'I'm off my head to-day,' he said to Janet, with a sideshot of his eye at my father.

'You waste time and trouble, grandada,' said she.

He vowed that he was being bewildered, bothered by us all; and I thought I had never seen him so far below his level of energy; but I had not seen him condescend to put himself upon a moderately fair footing with my father. The truth was, that Janet had rigorously schooled him to bridle his temper, and he was no match for the voluble easy man without the freest play of his tongue.

'This prince!' he kept ejaculating.

'Won't you understand, grandada, that you relieve him, and make things clear by going?' Janet said.

He begged her fretfully not to be impatient, and hinted that she and he might be acting the part of dupes, and was for pursuing his inauspicious cross-examination in spite of his blundering, and the 'Where am I now?' which pulled him up. My father, either talking to my aunt Dorothy, to Janet, or to me, on ephemeral topics, scarcely noticed him, except when he was questioned, and looked secure of success in the highest degree consistent with perfect calmness.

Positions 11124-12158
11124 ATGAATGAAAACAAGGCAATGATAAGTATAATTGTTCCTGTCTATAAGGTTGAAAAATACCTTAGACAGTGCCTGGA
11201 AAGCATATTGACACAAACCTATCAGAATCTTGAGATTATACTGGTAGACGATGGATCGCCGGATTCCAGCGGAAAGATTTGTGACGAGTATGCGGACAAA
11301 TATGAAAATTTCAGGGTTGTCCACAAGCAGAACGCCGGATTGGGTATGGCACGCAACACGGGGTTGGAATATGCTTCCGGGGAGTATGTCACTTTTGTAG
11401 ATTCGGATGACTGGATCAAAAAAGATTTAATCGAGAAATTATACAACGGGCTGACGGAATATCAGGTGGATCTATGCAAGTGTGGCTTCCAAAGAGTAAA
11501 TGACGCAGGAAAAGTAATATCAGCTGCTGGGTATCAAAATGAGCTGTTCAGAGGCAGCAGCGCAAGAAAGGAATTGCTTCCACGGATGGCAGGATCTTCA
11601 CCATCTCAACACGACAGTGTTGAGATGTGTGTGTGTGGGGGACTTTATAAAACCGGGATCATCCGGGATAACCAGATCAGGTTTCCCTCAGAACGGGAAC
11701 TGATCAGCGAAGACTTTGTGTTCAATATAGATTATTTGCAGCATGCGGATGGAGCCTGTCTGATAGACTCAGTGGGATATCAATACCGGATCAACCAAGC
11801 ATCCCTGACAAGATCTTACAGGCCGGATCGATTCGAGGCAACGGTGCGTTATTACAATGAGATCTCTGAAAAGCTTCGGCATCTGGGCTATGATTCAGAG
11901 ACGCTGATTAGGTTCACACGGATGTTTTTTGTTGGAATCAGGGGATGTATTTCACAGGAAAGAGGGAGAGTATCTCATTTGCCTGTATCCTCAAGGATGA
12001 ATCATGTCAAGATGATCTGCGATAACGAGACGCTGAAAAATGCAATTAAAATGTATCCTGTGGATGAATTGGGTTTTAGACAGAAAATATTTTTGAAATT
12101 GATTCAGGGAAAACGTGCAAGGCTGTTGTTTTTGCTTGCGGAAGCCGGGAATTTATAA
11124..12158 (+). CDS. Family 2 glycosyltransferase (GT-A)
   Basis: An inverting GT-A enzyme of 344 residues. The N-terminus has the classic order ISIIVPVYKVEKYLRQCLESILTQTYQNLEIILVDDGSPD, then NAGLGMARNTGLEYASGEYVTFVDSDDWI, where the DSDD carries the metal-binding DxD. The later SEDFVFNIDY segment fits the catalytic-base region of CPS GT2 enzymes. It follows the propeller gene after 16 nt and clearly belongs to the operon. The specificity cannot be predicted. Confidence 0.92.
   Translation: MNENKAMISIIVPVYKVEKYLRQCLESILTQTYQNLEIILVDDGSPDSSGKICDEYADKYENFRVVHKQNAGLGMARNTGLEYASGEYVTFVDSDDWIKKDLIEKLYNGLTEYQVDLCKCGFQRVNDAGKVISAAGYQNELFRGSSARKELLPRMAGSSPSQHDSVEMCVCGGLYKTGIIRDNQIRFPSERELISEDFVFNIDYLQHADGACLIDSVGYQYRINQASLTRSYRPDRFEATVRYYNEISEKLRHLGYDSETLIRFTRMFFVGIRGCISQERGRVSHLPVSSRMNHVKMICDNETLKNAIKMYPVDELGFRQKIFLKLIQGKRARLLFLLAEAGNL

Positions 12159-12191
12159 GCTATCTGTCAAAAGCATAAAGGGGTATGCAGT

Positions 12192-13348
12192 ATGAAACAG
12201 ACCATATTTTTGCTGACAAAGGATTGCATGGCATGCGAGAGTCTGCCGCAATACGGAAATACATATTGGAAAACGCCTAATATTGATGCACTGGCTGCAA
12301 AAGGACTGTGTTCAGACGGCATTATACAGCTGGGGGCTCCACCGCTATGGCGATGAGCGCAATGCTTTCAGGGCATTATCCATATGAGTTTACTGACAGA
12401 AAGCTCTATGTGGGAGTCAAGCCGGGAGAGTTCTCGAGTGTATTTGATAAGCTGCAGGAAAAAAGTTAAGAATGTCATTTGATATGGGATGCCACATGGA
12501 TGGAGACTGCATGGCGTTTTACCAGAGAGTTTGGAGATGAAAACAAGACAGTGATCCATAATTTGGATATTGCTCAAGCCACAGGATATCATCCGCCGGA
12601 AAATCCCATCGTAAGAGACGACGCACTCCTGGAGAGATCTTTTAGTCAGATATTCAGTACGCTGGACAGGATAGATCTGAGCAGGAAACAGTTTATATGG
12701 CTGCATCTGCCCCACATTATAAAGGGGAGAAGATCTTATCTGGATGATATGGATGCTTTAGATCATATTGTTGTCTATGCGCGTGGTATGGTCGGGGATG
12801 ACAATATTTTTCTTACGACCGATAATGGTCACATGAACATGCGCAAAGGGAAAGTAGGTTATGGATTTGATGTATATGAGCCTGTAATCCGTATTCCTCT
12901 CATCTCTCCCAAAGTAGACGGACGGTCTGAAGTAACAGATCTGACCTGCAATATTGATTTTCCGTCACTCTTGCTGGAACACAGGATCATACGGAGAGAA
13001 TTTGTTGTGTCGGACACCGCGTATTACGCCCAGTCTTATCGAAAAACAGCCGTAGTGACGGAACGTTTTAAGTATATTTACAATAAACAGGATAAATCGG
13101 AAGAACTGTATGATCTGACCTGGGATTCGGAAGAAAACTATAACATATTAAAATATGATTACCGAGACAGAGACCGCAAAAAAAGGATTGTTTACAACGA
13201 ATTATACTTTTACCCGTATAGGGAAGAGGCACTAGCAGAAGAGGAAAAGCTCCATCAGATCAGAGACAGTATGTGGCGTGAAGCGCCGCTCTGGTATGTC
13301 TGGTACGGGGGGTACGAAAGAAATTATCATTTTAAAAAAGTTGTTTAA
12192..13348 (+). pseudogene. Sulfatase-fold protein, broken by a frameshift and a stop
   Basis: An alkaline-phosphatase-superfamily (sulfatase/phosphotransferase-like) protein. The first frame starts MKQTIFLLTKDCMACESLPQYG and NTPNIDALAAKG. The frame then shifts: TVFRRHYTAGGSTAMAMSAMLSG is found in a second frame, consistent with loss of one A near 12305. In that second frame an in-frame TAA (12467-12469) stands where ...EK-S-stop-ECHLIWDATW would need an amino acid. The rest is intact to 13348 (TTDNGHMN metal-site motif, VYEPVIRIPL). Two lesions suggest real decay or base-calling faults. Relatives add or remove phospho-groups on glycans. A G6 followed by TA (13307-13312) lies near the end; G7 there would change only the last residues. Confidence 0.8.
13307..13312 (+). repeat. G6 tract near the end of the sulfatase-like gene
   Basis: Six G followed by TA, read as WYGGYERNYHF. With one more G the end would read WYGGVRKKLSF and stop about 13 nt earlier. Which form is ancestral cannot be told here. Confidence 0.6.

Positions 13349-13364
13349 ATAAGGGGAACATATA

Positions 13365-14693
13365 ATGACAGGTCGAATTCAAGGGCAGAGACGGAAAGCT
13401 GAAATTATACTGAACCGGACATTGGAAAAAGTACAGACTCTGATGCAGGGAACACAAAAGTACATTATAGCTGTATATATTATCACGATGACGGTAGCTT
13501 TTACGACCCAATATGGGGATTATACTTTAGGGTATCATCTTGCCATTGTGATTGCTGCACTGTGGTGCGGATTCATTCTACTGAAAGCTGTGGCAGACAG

'So you say you tell me to go, do you?' the squire called to me. 'Be good enough to stay here and wait. I don't see that anything's gained by my going: it's damned hard on me, having to go to a man whose language I don't know, and he don't know mine, on a business we're all of us in a muddle about. I'll do it if it's right. You're sure?'

He glanced at Janet. She nodded.

I was looking for this quaint and, to me, incomprehensible interlude to commence with the departure of the squire and Janet, when a card was handed in by one of the hotel-waiters.